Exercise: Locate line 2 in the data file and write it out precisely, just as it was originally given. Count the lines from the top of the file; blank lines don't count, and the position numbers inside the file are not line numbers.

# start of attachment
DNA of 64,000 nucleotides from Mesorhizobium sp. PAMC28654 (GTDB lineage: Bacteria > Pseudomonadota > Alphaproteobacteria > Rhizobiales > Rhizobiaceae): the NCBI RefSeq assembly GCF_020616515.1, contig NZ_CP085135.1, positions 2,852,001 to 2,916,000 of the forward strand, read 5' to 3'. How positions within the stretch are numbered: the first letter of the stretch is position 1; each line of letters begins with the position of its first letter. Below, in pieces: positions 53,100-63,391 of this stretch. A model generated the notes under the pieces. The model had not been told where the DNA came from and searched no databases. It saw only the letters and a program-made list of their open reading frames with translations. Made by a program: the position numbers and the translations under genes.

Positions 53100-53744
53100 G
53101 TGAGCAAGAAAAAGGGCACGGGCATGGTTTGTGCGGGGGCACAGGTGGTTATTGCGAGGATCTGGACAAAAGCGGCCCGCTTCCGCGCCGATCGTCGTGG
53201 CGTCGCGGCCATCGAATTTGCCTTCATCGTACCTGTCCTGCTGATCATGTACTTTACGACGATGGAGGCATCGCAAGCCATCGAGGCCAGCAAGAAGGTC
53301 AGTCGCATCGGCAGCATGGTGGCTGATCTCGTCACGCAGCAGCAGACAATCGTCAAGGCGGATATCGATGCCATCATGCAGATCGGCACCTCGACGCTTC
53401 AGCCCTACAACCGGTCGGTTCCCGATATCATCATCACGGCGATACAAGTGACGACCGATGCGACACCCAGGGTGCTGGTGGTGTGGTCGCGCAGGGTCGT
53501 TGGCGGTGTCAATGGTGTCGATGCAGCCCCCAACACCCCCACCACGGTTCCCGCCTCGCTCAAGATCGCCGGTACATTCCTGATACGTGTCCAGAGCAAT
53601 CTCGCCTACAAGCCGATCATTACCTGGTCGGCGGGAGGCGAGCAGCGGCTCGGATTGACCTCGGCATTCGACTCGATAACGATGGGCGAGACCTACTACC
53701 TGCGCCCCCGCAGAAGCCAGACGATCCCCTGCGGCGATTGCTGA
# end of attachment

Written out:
Positions 53100-53744